That gray thing is the Service Structure

Then, as we were all gathered around, the structure began to roll away, and a collective gasp of 150 tweet-up participants was heard (I’ll be honest, I laughed. I wanted to gasp, but a nervous laughter was all I could muster), and the Shuttle was revealed.

Atlantis

Yeah I took this picture. That's how close we were.

After spending a lot of time staring at the Shuttle perched on the very same platform that launched Armstrong, Aldrin and Collins into history, we were ushered back to the bus for our next stop, the Vehicle Assembly Building or VAB.  You know, that place where they built those rockets that flew to the moon.

VAB and my giant head.

My head is almost as large as the 3rd largest building in the world.

This place was ENOURMOUS. The doors on the side of the building are 456 feet tall.  This is where they vertically assembled Saturn V rockets…. You remember those, right? Well, when rolled out of the building the Saturn V cleared those doors… by 6 feet.

VAB Interior

It's bigger on the inside...

The next stop on the tour was to my personal favorite place, the Saturn V Center.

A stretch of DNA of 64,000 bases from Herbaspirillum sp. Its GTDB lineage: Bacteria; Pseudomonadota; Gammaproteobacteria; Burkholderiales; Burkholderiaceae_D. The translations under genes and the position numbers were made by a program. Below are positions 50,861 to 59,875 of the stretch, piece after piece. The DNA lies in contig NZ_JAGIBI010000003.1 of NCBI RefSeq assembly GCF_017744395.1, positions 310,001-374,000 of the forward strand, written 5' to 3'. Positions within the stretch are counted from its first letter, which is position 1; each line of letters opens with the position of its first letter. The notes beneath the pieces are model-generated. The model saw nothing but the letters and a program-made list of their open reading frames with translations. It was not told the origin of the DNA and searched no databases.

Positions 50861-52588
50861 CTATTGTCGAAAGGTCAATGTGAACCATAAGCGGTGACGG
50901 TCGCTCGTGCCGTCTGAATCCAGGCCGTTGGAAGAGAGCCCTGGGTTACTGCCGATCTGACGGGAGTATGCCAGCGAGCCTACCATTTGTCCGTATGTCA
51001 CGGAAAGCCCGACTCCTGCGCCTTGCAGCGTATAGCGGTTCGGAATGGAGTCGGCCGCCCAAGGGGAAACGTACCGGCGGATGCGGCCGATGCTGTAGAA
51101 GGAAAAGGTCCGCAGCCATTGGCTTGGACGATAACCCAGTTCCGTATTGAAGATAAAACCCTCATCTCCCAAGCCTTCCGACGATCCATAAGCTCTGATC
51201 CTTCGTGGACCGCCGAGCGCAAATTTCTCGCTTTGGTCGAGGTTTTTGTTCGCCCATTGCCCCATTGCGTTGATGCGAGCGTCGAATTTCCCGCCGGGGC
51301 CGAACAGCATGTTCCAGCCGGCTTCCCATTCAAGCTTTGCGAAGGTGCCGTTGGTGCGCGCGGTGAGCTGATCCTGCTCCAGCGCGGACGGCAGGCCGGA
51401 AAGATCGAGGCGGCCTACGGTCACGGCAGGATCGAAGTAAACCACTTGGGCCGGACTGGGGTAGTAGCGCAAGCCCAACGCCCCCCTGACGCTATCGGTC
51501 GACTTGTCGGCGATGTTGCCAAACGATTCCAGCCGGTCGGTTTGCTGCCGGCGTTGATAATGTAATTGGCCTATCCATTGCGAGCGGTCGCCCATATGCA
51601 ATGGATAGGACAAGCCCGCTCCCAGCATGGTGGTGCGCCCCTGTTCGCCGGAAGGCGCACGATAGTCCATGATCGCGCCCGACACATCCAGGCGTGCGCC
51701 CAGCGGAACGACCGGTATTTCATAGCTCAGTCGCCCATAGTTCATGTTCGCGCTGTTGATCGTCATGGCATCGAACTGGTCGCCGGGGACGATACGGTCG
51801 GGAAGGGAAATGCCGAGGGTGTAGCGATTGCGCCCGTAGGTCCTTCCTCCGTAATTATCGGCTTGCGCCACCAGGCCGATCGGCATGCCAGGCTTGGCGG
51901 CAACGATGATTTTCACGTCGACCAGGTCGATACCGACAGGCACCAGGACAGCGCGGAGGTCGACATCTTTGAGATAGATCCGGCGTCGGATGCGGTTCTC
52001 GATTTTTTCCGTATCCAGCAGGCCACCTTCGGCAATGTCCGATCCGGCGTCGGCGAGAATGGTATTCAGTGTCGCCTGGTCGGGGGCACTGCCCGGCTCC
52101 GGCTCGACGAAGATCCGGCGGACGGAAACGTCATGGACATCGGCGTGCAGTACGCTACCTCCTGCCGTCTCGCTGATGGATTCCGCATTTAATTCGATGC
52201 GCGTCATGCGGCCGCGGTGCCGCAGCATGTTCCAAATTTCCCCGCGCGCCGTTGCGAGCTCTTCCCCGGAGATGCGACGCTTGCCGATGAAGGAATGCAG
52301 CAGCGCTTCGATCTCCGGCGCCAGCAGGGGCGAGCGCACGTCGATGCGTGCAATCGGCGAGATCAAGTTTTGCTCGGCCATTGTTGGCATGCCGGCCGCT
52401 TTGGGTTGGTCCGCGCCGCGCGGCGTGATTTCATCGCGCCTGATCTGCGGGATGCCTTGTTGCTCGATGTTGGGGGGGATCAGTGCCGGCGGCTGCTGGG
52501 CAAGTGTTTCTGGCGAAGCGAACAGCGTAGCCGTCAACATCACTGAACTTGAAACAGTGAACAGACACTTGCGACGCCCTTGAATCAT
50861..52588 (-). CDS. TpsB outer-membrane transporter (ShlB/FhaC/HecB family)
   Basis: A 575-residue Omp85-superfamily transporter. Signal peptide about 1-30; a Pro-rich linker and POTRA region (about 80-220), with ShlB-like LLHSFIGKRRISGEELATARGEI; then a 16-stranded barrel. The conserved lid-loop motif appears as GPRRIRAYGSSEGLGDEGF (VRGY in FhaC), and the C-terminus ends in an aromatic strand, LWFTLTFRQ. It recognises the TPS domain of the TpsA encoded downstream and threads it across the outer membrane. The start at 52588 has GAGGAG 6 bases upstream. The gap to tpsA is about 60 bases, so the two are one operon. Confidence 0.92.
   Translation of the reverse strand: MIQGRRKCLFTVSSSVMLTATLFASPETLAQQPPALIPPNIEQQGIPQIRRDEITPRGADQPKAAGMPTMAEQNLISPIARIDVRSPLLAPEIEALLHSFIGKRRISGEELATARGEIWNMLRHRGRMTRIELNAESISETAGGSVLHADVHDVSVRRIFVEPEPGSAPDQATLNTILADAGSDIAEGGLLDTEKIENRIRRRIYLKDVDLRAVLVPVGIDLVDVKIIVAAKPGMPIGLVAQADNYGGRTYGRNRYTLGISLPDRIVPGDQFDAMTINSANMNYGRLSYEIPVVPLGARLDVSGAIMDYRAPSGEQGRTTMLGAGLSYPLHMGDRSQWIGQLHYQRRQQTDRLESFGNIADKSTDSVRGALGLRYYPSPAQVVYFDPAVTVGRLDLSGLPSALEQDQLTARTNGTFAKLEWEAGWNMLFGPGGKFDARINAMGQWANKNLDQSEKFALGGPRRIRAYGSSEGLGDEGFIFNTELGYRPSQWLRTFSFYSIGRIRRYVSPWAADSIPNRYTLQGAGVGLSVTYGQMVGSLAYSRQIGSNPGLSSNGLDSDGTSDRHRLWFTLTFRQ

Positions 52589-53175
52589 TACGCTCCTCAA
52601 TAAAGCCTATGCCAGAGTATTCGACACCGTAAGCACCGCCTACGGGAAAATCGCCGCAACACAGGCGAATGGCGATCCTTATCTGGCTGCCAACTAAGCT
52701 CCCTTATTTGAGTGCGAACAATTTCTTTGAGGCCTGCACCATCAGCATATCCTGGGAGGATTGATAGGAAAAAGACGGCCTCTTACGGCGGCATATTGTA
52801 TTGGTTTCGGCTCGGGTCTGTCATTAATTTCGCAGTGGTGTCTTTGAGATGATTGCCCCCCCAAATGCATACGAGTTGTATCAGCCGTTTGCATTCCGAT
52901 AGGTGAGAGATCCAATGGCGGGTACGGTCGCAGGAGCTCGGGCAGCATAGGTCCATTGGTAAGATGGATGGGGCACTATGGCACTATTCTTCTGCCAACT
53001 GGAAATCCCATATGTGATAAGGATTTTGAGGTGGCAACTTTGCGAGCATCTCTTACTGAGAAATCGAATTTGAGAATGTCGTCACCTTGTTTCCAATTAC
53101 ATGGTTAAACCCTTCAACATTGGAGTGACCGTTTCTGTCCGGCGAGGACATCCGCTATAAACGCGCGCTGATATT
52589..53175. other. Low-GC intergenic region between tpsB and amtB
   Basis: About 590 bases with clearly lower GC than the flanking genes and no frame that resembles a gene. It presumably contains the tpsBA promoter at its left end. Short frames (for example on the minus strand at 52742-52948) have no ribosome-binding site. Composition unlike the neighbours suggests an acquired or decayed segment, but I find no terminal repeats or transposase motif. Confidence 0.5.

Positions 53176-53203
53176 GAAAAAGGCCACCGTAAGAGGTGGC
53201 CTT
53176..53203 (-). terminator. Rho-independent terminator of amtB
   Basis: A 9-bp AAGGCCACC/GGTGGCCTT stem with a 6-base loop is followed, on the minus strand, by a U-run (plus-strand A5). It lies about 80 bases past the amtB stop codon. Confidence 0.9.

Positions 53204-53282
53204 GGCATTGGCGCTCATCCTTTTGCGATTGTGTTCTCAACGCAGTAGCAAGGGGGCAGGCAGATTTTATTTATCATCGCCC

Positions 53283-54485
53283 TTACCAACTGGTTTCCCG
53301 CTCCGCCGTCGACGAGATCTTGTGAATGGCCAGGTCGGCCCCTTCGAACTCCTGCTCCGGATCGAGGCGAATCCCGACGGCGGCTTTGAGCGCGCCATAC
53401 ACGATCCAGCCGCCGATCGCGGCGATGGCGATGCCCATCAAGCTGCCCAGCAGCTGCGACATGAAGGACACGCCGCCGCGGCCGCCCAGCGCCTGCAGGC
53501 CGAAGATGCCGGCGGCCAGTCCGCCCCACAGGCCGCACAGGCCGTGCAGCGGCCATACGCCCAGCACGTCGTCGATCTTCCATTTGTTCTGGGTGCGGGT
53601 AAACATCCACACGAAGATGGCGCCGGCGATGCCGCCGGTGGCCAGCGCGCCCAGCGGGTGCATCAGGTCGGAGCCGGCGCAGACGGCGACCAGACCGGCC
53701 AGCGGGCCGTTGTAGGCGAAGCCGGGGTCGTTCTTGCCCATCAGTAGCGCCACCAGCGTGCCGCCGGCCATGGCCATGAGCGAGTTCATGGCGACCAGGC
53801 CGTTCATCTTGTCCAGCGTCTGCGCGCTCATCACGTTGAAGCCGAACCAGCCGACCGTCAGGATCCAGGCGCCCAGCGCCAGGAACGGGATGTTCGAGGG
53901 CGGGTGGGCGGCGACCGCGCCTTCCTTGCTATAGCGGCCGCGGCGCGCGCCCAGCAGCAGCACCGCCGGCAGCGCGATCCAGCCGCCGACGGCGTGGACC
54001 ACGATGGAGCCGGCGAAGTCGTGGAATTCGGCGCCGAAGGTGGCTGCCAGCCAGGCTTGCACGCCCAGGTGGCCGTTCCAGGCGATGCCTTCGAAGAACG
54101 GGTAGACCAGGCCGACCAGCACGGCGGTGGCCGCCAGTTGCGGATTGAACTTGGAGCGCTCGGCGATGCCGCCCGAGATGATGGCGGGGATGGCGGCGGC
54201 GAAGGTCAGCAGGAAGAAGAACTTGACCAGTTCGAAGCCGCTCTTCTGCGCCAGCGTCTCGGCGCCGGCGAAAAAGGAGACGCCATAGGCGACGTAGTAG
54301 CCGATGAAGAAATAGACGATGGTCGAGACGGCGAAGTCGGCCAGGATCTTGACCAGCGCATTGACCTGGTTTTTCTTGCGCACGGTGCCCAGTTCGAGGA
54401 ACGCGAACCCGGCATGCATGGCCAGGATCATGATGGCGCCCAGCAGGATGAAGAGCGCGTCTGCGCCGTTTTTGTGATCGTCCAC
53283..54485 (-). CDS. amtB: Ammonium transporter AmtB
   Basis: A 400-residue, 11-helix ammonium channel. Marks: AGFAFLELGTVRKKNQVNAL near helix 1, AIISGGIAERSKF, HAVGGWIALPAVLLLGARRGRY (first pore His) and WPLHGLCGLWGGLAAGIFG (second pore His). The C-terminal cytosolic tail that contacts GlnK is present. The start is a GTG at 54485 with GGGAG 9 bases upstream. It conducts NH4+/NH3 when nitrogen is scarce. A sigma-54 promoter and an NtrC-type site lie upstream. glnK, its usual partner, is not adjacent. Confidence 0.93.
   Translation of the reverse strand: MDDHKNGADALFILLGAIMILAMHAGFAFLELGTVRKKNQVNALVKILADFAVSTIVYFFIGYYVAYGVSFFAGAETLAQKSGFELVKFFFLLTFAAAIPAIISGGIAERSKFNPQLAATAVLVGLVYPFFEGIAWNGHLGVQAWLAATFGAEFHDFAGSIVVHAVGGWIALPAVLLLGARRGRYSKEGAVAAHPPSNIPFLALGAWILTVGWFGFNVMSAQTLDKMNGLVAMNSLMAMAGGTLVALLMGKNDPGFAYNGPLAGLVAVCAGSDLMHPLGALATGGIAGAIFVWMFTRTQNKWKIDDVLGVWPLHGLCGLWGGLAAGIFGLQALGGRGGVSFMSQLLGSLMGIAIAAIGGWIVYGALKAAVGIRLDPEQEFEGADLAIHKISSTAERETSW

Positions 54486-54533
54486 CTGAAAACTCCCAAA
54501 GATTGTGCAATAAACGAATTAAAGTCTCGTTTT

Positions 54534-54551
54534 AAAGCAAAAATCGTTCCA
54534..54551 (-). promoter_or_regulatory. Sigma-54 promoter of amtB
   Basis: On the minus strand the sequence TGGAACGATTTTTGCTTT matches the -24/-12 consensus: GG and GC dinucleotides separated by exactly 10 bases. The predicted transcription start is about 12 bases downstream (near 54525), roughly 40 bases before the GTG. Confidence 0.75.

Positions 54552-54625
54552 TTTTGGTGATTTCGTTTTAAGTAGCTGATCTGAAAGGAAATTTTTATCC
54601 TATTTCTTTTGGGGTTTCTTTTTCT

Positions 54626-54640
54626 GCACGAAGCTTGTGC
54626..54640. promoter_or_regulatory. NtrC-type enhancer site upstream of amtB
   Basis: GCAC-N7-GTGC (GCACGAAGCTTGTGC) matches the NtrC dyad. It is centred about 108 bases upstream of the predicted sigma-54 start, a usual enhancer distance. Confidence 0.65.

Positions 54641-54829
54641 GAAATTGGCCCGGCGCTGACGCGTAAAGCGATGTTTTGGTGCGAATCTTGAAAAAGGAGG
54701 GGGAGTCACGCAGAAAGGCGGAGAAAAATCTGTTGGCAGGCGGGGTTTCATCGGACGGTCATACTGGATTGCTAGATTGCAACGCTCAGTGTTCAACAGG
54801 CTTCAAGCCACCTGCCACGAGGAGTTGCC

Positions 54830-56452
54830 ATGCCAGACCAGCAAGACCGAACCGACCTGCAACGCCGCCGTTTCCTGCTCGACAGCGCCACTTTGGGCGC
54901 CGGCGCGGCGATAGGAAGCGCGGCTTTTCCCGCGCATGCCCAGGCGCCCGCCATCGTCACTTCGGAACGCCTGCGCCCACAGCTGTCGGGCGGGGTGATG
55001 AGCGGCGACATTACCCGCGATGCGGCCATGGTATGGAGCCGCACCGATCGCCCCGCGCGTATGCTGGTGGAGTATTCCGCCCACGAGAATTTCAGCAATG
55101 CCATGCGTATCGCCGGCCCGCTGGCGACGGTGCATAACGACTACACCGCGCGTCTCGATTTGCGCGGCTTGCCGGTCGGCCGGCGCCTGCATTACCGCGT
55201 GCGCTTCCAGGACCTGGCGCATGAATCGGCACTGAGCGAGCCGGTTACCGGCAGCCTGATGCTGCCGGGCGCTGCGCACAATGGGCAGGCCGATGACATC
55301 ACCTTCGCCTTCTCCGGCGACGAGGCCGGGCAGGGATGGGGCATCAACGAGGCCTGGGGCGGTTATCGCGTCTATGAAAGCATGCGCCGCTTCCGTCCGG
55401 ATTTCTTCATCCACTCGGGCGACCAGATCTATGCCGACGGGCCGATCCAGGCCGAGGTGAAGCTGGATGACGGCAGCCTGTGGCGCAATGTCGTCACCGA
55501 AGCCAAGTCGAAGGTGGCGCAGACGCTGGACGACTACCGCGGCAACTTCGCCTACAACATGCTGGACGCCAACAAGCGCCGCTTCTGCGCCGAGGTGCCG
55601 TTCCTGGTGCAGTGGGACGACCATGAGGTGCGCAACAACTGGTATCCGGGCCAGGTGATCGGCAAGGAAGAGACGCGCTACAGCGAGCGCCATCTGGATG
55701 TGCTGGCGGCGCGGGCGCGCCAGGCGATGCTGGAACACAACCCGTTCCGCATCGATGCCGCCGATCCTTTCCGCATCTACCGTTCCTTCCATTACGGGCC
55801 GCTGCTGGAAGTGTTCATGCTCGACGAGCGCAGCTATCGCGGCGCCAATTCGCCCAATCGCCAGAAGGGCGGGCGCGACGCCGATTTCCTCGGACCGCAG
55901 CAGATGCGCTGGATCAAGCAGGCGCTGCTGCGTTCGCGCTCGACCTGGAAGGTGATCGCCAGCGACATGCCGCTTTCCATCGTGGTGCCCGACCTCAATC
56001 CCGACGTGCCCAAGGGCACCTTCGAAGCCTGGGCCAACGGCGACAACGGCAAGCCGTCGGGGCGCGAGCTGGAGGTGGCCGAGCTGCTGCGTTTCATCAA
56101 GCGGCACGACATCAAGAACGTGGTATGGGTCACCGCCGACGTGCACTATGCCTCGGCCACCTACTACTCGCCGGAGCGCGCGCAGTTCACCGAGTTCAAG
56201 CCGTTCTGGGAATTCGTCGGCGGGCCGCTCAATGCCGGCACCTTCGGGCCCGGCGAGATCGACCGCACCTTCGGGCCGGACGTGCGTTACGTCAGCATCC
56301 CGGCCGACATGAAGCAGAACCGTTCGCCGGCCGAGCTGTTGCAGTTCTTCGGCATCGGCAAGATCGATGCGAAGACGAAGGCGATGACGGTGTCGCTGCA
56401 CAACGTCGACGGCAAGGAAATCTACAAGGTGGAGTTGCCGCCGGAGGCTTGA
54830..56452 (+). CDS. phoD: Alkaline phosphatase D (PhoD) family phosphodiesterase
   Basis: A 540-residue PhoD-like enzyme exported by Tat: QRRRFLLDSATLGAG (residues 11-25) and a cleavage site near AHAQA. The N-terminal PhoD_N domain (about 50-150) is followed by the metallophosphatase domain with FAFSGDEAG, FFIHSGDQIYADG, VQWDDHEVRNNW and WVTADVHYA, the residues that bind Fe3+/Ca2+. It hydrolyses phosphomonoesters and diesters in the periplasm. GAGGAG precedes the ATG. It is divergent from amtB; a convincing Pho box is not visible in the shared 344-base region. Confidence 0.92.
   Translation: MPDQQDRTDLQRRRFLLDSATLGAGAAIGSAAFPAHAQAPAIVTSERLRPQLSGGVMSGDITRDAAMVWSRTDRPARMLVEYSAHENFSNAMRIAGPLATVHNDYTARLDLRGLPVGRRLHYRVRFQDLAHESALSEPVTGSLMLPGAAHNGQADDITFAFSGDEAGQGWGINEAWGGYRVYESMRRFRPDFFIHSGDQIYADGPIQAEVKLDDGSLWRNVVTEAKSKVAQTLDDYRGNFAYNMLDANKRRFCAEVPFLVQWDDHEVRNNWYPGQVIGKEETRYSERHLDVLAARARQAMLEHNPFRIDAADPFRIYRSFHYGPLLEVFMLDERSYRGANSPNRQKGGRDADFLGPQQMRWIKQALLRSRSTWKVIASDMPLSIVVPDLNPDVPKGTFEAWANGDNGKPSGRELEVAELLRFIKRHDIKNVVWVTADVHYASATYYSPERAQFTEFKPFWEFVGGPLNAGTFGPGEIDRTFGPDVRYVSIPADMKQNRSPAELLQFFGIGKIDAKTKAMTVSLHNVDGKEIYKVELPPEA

There resides one of the 3 leftover Saturn V rockets.  Leftover from a scrapped Apollo program.  It’s lying on its side and is just as impressive as ever.

Apollo Matt

Me and stage one. Each engine is 12 feet in diameter.

Stage 2

Stage 2.... It keeps going....

Stage 3 and the Command Module

Does this qualify as the "business end" of the Saturn V?

This was an amazing sight. Being so close to a real Saturn V, thinking about the fact that the Apollo astronauts were the only people to ever leave Earth orbit.  Thinking about the fact that they accomplished all of this 40 years ago, with far less computing power than my iPhone (to be fair, the Saturn V probably had better battery life). I also took about 283 more pictures.   More of which I will be sharing tomorrow. In the meantime I have to get some rest because I may have to leave here at 3am to go watch the end of an era.

Don’t forget, as my brain turns to mush from excitement and lack of sleep you can follow all my happenings on twitter.

twitter.com/mattmira

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38 comments

  • seeing the saturn V in person at the Saturn V centre was one of the highlights of my life and the only reason I ever went to florida (once, ever) even though my parents wintered there for a decade and kept inviting me. This rocket and those astronauts did things that have never been surpassed.

  • Peggy, lol…I have had a crush on Matt for ages. It’s downright embarrassing. I mentioned something “Matt said on the podcast” and my ears turn red and my husband laughs at me.

  • Wow great shots Mat!! We were on Cocoa Beach, but had to leave before the launch, we had a flight out of Orlando at five, and didn’t want to be gridlocked on the island. Got to park and watch it from over the bridge though! So fantastic! Thanks for the great picks, (and inspiring another heavy brother to try and shed a few, 25 so far) cheers!